Defining knowledge management
Knowledge management (KM) is the management of information within an organisation so that its intended users can effectively use it.
KM tools help organisations collect, store, share and use knowledge to support their goals. KM is a process that begins at the point of information creation and continues throughout its life cycle.
What is knowledge?
Knowledge is a complex and multi-dimensional construct, and KM solutions come in many flavours, ranging from collaborative tools to social software. But as it relates to business, people, and organisational processes. It is about sharing and organising business knowledge — that is, all the tacit knowledge about what you do and why you do it.
Knowledge includes the storage, organisation, and use of information and implementing policies and procedures to support knowledge management. Knowledge can be considered a body of information that a company can use to improve its operations. Organisations must have a system to manage this information if they want to stay ahead of their competition.
Types of knowledge
Knowledge management (KM) refers to organising, managing, and using knowledge within an organisation. It can be broken down into five main areas: discovery, capture, curation, sharing, and exploitation. Discovery is the process of recognising relevant knowledge within an organisation. Capture refers to the process of capturing this knowledge in a form usable by the organisation. Curation refers to selecting and organising captured knowledge for use by the organisation; sharing refers to distributing this curated knowledge within the organisation or used by its members.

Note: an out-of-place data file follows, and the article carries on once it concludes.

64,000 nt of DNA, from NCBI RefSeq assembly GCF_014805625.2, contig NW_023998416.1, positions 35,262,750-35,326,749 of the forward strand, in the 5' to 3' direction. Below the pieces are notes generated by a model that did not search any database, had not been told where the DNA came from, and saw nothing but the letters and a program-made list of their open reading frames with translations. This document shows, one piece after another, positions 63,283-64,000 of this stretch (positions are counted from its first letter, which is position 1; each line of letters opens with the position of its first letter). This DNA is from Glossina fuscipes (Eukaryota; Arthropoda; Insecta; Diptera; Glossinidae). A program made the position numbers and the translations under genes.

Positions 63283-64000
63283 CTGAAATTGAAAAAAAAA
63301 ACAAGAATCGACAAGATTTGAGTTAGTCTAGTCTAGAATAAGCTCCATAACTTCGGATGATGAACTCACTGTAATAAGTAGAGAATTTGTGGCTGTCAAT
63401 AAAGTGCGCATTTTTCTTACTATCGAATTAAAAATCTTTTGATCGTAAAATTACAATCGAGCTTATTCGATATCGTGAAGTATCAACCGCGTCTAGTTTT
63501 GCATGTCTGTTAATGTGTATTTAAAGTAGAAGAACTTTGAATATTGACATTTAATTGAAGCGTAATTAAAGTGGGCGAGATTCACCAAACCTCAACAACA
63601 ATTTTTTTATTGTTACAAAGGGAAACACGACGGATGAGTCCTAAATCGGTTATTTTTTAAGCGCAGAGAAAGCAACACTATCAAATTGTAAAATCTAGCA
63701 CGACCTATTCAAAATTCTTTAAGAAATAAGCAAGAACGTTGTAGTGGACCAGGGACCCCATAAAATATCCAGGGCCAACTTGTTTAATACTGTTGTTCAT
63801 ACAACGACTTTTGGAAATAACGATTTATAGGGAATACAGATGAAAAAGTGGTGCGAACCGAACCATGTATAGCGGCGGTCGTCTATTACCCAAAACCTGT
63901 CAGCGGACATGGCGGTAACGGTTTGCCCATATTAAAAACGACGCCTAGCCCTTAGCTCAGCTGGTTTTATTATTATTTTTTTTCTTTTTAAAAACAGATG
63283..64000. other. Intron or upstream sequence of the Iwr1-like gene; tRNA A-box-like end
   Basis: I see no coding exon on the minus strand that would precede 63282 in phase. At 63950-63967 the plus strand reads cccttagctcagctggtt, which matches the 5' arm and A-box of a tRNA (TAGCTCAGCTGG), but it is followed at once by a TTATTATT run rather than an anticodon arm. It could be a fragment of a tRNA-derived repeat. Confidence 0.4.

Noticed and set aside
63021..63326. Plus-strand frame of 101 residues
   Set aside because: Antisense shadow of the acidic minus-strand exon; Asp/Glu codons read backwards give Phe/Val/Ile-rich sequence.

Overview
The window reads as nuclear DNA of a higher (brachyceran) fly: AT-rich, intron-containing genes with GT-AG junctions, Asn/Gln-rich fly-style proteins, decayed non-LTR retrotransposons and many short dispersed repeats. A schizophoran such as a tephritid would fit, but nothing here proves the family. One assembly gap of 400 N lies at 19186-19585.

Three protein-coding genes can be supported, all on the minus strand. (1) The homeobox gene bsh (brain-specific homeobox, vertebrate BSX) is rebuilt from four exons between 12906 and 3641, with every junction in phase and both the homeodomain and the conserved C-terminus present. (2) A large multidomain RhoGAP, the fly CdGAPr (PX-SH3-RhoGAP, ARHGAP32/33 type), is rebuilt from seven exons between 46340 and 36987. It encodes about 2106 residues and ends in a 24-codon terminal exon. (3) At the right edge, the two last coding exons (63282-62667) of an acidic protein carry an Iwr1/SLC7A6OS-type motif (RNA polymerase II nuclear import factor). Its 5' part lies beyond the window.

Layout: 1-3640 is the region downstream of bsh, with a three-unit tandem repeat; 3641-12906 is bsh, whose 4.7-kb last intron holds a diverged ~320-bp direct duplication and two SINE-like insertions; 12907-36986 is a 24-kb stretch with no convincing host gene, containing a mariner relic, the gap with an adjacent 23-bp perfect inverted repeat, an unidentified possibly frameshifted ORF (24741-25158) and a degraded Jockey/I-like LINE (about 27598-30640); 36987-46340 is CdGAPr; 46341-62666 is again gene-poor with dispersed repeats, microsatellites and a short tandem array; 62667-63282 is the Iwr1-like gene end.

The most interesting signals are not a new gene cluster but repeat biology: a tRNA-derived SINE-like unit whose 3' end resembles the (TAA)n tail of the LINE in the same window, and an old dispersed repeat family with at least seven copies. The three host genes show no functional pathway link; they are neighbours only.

How is knowledge created?
Knowledge management is creating, using, and sharing knowledge to improve organisational performance. It encompasses everything from creating a centralised depository for all know-how to developing effective communication and collaboration tools to ensure everyone in an organisation has access to the right information at the right time. Knowledge management is essential for organisations that want to keep up with changes in their industry and make informed decisions about where to allocate resources.
The benefits of knowledge management
Most people think knowledge management is about collecting and putting information into a library. While these are important knowledge management functions, information and intellectual property management are also key parts of a knowledge management system.
OrOrganisingananalysingnd and sharing knowledge allows you to take advantage of the latest advances in your profession or organisation. You can do what you do better because you have better information and knowledge about what you do.
Knowledge is the basis for innovation. Innovations happen when organisations make mistakes. And by sharing mistakes and successes to understand the problem better and create solutions, learning is enhanced.
Knowledge management is transforming existing knowledge into usable information and improving the ability to learn and teach (knowledge creation and transfer). Knowledge management (or KM) is an increasingly accepted concept in various industries. Businesses who have realised the benefits of knowledge management realise there is a direct connection between knowledge management and increased productivity, efficiency and customer service.